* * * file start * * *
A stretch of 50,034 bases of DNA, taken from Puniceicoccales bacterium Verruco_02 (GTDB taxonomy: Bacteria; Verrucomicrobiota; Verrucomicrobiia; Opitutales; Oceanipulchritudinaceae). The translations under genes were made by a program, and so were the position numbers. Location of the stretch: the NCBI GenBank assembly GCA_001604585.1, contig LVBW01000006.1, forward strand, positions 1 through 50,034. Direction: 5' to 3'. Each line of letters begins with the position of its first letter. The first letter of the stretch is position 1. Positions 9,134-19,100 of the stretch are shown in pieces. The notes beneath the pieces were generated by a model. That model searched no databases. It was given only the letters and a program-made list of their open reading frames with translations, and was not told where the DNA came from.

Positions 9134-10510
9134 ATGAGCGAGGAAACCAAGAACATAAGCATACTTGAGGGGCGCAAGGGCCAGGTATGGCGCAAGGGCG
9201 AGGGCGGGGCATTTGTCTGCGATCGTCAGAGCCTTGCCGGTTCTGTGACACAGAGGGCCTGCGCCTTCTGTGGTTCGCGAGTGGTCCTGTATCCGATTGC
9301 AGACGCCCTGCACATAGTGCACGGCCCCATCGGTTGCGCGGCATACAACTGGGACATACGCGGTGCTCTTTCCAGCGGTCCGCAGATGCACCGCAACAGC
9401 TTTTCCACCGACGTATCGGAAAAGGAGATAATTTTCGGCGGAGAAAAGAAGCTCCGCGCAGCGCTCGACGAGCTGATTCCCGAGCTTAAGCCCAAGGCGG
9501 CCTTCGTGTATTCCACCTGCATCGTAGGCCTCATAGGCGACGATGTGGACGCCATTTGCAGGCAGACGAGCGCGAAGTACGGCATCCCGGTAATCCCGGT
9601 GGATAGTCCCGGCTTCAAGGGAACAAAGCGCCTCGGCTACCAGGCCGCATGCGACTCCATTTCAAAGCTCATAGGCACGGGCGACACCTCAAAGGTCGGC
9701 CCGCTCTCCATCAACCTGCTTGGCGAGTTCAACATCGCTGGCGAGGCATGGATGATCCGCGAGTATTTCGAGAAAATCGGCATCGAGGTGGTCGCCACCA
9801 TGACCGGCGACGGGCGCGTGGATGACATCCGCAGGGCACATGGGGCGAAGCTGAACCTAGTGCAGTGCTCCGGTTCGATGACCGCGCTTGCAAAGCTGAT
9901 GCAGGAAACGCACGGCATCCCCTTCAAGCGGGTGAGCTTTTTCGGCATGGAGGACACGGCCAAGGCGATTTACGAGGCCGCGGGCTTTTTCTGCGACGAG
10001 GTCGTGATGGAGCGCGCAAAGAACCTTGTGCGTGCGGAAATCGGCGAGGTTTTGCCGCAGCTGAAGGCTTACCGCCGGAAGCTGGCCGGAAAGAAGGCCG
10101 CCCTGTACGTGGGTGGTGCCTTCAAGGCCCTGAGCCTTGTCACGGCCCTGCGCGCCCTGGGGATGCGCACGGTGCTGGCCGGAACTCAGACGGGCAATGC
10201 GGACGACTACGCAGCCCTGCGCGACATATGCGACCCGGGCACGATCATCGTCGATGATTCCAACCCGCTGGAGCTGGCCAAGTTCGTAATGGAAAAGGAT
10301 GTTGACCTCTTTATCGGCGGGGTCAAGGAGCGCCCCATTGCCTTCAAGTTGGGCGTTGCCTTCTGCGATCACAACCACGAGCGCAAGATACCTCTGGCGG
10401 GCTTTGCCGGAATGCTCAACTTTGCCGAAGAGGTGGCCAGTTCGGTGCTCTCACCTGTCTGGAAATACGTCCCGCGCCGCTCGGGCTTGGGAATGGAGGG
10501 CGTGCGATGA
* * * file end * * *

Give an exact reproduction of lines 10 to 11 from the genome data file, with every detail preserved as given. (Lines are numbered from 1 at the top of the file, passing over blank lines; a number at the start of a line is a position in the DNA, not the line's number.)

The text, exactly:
9801 TGACCGGCGACGGGCGCGTGGATGACATCCGCAGGGCACATGGGGCGAAGCTGAACCTAGTGCAGTGCTCCGGTTCGATGACCGCGCTTGCAAAGCTGAT
9901 GCAGGAAACGCACGGCATCCCCTTCAAGCGGGTGAGCTTTTTCGGCATGGAGGACACGGCCAAGGCGATTTACGAGGCCGCGGGCTTTTTCTGCGACGAG